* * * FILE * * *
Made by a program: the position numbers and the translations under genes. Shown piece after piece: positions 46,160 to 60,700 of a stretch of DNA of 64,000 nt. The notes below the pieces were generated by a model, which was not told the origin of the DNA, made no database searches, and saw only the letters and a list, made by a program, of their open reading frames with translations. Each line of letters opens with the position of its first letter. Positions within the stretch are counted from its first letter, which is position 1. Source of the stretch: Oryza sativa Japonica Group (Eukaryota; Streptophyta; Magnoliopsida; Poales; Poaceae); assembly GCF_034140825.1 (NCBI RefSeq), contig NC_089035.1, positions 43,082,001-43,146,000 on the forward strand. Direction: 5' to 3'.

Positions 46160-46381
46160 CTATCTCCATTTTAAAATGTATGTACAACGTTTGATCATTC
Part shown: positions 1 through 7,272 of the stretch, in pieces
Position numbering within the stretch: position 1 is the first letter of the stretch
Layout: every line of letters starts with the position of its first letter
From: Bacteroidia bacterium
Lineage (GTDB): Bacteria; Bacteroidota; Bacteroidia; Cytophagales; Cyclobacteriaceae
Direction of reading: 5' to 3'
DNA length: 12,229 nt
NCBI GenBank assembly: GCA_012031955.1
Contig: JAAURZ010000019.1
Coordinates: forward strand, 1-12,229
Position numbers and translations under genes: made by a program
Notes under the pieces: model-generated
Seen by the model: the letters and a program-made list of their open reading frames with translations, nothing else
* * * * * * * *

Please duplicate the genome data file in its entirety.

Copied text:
Made by a program: the position numbers and the translations under genes. Shown piece after piece: positions 46,160 to 60,700 of a stretch of DNA of 64,000 nt. The notes below the pieces were generated by a model, which was not told the origin of the DNA, made no database searches, and saw only the letters and a list, made by a program, of their open reading frames with translations. Each line of letters opens with the position of its first letter. Positions within the stretch are counted from its first letter, which is position 1. Source of the stretch: Oryza sativa Japonica Group (Eukaryota; Streptophyta; Magnoliopsida; Poales; Poaceae); assembly GCF_034140825.1 (NCBI RefSeq), contig NC_089035.1, positions 43,082,001-43,146,000 on the forward strand. Direction: 5' to 3'.

Positions 46160-46381
46160 CTATCTCCATTTTAAAATGTATGTACAACGTTTGATCATTC
Part shown: positions 1 through 7,272 of the stretch, in pieces
Position numbering within the stretch: position 1 is the first letter of the stretch
Layout: every line of letters starts with the position of its first letter
From: Bacteroidia bacterium
Lineage (GTDB): Bacteria; Bacteroidota; Bacteroidia; Cytophagales; Cyclobacteriaceae
Direction of reading: 5' to 3'
DNA length: 12,229 nt
NCBI GenBank assembly: GCA_012031955.1
Contig: JAAURZ010000019.1
Coordinates: forward strand, 1-12,229
Position numbers and translations under genes: made by a program
Notes under the pieces: model-generated
Seen by the model: the letters and a program-made list of their open reading frames with translations, nothing else